Convenience and security do not have to be mutually exclusive, though, he argues. A company can, for example, use automatic number identification technology first to determine the validity of the phone number from which the caller is dialing. While the caller speaks to the interactive voice response (IVR) system or live agent, a voice biometrics engine can unobtrusively compare his voice with a stored voiceprint. If there is still some doubt as to the identity of the caller, a security question can follow.

“A lot of times, the customer does not even know [the company is] doing all of this,” Ponemon says. “They might only see one example, but there are other things the company is doing behind the scenes.”

With modern technology, “it is possible to make multifactor authentication as invisible to the end user as possible,” he adds.

A comprehensive solution will allow companies to effectively enforce the appropriate method of authentication across applications, endpoints, and deployment environments—whether on premises or in the cloud—without over-burdening end users, adds Monolina Sen, a senior analyst in ABI Research’s digital security practice. 

Also helping boost customer acceptance: The solutions available today are good at what they do. “From a consumer standpoint, what we have in place seems to be working well,” Siegel says.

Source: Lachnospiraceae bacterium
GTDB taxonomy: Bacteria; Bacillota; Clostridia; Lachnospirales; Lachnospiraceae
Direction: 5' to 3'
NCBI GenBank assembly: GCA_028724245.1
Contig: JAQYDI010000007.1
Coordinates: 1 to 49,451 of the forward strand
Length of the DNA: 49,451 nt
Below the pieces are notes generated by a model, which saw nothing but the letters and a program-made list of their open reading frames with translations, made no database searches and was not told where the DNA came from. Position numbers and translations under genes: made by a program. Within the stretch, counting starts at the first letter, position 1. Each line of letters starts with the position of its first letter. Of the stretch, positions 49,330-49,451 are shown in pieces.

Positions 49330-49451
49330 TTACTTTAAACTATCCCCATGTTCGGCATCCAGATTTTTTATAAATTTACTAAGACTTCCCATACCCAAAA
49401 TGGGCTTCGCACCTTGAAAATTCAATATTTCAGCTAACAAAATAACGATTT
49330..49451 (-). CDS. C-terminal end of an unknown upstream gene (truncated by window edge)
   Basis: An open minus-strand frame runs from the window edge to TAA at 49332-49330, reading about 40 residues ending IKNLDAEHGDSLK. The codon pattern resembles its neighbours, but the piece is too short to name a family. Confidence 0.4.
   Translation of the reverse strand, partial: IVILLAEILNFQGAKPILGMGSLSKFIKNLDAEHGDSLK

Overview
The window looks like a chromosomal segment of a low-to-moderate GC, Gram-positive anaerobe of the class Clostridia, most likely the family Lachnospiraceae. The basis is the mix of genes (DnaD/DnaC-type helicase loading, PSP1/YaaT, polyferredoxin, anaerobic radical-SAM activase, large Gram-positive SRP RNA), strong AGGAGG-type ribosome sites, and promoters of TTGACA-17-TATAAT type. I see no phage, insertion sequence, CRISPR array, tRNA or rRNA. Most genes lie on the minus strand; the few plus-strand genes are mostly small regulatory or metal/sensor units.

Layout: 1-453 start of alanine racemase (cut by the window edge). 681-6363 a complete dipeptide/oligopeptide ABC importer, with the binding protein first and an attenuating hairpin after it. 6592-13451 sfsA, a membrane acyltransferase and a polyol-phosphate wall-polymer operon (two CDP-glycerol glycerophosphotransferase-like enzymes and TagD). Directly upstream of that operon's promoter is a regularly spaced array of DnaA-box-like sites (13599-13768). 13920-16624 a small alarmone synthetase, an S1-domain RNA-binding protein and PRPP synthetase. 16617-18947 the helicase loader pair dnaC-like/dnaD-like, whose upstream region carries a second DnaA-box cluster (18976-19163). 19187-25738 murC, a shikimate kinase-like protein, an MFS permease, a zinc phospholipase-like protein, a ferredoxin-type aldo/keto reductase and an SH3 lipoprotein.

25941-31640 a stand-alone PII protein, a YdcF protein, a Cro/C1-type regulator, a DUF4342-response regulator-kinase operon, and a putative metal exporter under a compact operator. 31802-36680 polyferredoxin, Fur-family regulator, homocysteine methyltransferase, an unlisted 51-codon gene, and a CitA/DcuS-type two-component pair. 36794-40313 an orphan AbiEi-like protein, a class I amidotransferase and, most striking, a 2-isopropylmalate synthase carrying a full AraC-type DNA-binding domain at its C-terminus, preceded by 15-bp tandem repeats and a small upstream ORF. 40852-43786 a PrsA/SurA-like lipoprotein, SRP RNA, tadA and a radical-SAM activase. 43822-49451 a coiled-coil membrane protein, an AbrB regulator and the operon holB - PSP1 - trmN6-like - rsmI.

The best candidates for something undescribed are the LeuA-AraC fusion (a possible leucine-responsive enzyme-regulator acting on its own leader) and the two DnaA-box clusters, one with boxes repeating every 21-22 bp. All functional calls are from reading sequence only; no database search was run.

The technology was most noticeable in the past when it failed, either generating a false positive that blocked access to an authorized individual or a false negative that allowed access to someone who should have been blocked, Ponemon maintains.

“This happens, but we’re seeing fewer and fewer instances of it as the technology gets better and better,” he says.

In the past, getting more than one form of authentication usually meant deploying solutions from multiple vendors, and this caused companies to delay adoption. But that, too, is starting to change as vendors combine authentication technologies into single product suites.

In June 2014, Sensory introduced TrulySecure, a combined voice and vision authentication solution for mobile phones, tablets, and PCs. TrulySecure brings together Sensory’s speaker verification, facial recognition, and biometric fusion algorithms. No special hardware is required; the solution uses the devices’ standard microphones and cameras. 

SpeechPro also offers one-product multifactor authentication through its VoiceKey line. SpeechPro VoiceKey.WebAccess, introduced in September, enables users to access Web applications, corporate networks, and online accounts simply by speaking short passphrases and by capturing pictures of their faces, all without having to type in passwords. 

VoiceKey.WebAccess uses a triple biometric accuracy process that combines speaker authentication, facial recognition, and a “liveness” test. The liveness test ensures there’s an actual person in front of the device, not a photo or an audio recording. The technology uses a combination of more than 70 voice features and more than 40 facial features to confirm the subject’s identity, and authentication takes only a few seconds.